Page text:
During some of the initial meetings, many gripes and complaints were aired and sometimes solutions were not evident. It was during this time that our name came to be. We jokingly called ourselves the “Pi**ed Off Jobbers of America”, or POJA for short. To this day, we get at least a chuckle from every jobber and rep in this business, as the truth is funny often times, and the jobber has been pushed around quite a bit. We needed to level the playing field. Solutions and ideas started to emerge and over the years, a business plan was developed. The name remains POJA, but now it is not an acronym.

Marketing, buying, professionalism, and sharing are all cornerstones for our collective businesses and group. As a group, we have several ASE Blue Seal Recognized Businesses. An initiative in professionalism of one of our members that has caught on, Today our member stores represent 25% of the parts distributors nationwide with this nationally recognized credential. This is a distinction that only twenty distributors nationwide have. A commitment to excellence in our industry is common; doing the actual work involved to achieve it is not. We congratulate our members for this achievement.

In the early years, a few members started attending the AAPEX show together, looking for niche lines where our local WD's were not allowing us to be competitive in certain categories. They would come back and try out a line, and if it worked out for them, we would then split future orders, selling each other at cost or near cost. The manufacturers would send the product to one member and the member would bring it to the next meeting where at the end of the meeting we split up orders in the parking lot. This continued to grow and expand to the point that it was like a Chinese fire drill in the parking lot of the restaurant every month. We were wondering if the DEA was watching us. Several of us were going to have to buy bigger vehicles just to be able to pick up the monthly load. Getting replenishment once a month was not optimal either, we needed to get a truck to run these incoming orders around to each other.

The POJA Shuttle emerged six years ago. With lots of planning and test runs, we began to run a cube truck from member to member every week. With weekly delivery now possible, we decided we could change our ordering and stocking processes. Members split up the niche lines we were buying direct and began to build up warehouse inventories of those lines so that they could fill weekly stock orders for the other members from their inventory. Simultaneously they could reduce their stocking levels on the other lines since they would be getting weekly replenishment instead of monthly. We split the cost of the truck and drivers equally, and continued to sell at a 2% markup to each other since we were all sharing the workload. The Shuttle allowed these lines to flourish and allowed us to take on additional lines and members. There were logistical limits to the capacity of the shuttle and so as things got cramped and difficult to manage inside the truck, the decision to explore the option of starting up our own WD by acquiring a building was necessary.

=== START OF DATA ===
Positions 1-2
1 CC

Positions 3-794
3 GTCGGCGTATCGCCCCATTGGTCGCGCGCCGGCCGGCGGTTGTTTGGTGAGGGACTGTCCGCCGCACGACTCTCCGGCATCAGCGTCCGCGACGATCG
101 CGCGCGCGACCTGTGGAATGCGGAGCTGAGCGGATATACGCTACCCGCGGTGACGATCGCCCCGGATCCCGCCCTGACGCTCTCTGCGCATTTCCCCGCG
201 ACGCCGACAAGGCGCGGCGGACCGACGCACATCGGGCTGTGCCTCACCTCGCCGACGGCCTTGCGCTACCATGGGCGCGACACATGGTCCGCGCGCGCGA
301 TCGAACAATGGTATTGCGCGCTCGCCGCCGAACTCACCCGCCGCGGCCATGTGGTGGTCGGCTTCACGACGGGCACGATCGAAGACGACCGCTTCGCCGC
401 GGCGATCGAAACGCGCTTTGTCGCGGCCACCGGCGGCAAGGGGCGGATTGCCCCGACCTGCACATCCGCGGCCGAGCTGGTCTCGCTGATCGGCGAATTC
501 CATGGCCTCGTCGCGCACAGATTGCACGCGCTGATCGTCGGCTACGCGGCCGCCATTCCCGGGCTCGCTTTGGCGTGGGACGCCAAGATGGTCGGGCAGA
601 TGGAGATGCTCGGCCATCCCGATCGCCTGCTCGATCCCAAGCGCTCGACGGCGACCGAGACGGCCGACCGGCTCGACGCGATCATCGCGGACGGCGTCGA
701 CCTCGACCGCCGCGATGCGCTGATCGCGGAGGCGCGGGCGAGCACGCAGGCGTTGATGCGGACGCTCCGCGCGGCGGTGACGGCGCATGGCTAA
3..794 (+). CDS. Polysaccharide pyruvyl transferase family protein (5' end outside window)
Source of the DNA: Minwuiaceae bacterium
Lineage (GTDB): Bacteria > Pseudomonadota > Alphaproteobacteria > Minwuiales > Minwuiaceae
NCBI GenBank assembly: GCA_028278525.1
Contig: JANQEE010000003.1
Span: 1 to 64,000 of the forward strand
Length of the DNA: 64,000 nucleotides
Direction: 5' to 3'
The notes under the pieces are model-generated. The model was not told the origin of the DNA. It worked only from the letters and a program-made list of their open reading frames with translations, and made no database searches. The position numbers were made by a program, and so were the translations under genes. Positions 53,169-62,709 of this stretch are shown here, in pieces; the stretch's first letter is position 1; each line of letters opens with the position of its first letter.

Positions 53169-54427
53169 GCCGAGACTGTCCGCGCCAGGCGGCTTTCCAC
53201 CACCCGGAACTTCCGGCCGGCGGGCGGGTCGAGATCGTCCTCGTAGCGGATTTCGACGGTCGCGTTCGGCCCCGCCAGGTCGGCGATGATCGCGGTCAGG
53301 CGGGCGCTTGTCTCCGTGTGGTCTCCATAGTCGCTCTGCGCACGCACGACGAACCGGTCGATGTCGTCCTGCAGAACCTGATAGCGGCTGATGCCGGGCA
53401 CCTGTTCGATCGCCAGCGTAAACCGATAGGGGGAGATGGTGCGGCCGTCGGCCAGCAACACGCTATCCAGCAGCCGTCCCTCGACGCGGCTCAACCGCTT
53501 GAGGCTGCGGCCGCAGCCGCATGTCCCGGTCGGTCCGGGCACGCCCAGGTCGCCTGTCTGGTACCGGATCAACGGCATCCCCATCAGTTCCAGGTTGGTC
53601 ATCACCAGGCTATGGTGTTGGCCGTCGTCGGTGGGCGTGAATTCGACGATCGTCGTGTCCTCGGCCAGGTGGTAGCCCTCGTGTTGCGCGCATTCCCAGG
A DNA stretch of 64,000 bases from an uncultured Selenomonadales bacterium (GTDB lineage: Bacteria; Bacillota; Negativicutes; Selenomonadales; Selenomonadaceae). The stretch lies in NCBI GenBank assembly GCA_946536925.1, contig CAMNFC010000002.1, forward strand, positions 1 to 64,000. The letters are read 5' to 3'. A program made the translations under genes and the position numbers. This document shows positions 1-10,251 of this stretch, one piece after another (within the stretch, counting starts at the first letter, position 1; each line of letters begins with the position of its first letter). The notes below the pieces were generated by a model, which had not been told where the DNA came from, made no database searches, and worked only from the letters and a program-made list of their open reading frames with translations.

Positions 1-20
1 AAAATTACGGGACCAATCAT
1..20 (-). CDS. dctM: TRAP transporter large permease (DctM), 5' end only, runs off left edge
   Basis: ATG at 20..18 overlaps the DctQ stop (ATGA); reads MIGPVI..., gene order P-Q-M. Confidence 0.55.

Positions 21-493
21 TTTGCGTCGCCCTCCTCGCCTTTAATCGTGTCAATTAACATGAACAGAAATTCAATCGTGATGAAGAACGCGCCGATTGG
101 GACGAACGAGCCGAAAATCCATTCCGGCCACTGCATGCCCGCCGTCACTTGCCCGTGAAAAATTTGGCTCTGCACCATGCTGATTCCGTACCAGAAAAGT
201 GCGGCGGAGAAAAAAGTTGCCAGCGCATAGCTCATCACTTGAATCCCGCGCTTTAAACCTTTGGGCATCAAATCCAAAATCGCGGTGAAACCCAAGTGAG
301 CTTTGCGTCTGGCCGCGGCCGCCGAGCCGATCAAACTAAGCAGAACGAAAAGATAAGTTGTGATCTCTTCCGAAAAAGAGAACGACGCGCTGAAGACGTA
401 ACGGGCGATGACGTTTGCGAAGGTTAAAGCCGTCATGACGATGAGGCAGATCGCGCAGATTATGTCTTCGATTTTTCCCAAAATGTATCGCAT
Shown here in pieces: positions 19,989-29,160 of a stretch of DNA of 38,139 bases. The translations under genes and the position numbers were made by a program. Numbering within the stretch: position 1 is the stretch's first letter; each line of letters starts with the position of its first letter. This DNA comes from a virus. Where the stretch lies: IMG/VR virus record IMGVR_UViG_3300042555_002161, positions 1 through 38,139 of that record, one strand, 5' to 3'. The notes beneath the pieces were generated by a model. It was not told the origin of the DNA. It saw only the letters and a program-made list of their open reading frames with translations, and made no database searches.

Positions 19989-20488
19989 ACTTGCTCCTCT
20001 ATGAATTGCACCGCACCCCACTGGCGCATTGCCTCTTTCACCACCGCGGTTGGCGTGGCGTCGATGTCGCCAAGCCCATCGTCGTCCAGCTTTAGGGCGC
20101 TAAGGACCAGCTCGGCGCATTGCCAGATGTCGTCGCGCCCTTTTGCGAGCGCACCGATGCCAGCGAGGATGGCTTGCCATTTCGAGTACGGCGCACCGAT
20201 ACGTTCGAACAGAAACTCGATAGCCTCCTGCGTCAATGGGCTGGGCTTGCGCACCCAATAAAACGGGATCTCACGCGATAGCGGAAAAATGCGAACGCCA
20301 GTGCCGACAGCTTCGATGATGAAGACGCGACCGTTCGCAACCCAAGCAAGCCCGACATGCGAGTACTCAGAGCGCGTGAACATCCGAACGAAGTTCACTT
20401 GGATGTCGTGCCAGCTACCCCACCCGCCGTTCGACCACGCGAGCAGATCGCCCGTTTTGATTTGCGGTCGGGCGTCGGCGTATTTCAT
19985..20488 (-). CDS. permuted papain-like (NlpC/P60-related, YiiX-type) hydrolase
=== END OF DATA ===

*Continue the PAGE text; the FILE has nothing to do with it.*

As we explored the costs that we would incur in running a facility, we also explored joining already existing cooperatives. Our observations after several visits and calculations were that the existing cooperatives were not offering the services needed by our members, and the acquisition costs of the members were not going to improve over what they could buy at some larger WDs in the marketplace. These cooperatives did not make deliveries, and were not intending to share a computer system, something that we had just started and had realized great benefits. One of our members joined a buying group, APA, and we began to fly the Professional's Choice flag. We were able to tap into some nationally negotiated discounts and rebates as well as network with some savvy business owners.

Buildings were looked at and geographic areas were analyzed. Budgets were made and spreadsheets with proforma were developed and redeveloped. Staffing considerations and management personnel were critical. It took a couple years, and some intestinal fortitude, but finally moving forward on identifying a building occurred. We knew we would need more members and volume to support the upstart, so we began to prospect for new additional members through various networking opportunities. With the market place full of two steppers and vendors that were becoming competitors, it was easy to find jobbers that needed what we had and were going to have and were looking for options if not at least open to them. Several new members joined and the search for a building began in earnest. While the building search was on, the formation of an official entity was necessary.